Jane on the Brain

Written by Wendy Jones
Review by Kristen McDermott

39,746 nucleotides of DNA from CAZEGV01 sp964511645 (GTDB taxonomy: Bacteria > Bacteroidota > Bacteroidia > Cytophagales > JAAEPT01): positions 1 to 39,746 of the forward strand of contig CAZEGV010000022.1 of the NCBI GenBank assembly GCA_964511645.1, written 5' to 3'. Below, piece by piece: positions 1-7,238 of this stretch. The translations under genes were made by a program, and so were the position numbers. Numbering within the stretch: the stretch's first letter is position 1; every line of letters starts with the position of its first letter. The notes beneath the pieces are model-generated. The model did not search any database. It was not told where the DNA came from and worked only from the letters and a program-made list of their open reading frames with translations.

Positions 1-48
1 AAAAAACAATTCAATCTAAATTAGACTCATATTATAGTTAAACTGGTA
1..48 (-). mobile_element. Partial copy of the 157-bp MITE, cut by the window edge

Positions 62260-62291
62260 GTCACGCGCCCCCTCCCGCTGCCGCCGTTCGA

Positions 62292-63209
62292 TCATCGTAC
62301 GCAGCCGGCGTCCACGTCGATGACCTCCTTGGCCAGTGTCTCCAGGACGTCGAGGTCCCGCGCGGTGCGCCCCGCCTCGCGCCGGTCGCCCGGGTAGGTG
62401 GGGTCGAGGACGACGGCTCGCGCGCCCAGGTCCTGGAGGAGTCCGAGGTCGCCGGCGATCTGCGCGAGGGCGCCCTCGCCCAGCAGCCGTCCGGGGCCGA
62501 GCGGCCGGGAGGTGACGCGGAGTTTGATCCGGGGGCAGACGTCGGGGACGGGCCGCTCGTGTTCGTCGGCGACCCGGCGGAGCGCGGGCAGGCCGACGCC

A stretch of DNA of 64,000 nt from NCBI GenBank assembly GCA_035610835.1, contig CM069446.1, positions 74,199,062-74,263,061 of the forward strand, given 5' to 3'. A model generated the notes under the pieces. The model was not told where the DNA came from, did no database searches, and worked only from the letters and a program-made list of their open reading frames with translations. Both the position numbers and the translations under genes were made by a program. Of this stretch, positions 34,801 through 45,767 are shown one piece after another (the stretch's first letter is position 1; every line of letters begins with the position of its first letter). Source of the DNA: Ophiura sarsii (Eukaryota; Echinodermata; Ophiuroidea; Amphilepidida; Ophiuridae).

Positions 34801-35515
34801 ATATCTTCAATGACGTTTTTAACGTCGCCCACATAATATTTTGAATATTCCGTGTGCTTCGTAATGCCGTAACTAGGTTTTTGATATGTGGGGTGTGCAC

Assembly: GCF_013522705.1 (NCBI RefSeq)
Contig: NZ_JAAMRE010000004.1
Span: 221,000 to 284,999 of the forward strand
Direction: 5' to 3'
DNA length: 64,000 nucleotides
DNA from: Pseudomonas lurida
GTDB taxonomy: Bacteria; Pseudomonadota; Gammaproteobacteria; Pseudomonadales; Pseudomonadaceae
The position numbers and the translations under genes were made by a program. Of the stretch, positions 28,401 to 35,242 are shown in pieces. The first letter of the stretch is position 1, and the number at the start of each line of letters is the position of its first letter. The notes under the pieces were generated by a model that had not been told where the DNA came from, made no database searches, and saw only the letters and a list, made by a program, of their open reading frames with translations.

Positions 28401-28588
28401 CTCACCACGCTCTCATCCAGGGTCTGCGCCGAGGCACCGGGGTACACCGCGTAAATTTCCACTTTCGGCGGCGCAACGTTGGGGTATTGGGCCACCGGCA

It’s hard to imagine a more apt subject for an English major turned psychotherapist with an interest in empathy and relationships than the novels of Jane Austen. Jones has created an absorbing study of the ways our most beloved characters teach us about human interactions and social settings, using the disciplines of both literary analysis and neuropsychological science. This is a hefty volume and not for the casual reader, but it also offers an accessible introduction to the science of mind and the history of behavioral psychology, written in a warm, engaging, personal style. The text is accompanied by charming black-and-white sketches, rendering complex scientific structures of the brain and cognitive systems into simple, Austen-themed graphics. Jones moves seamlessly from neuroscience to a comprehensive overview of the history of psychotherapy in the second half of the book. Although this is not meant to be a self-help guide, it certainly offers valuable Austenian examples of compassion, resilience, tolerance, and kindness, eminently worthy of emulation by the attentive reader.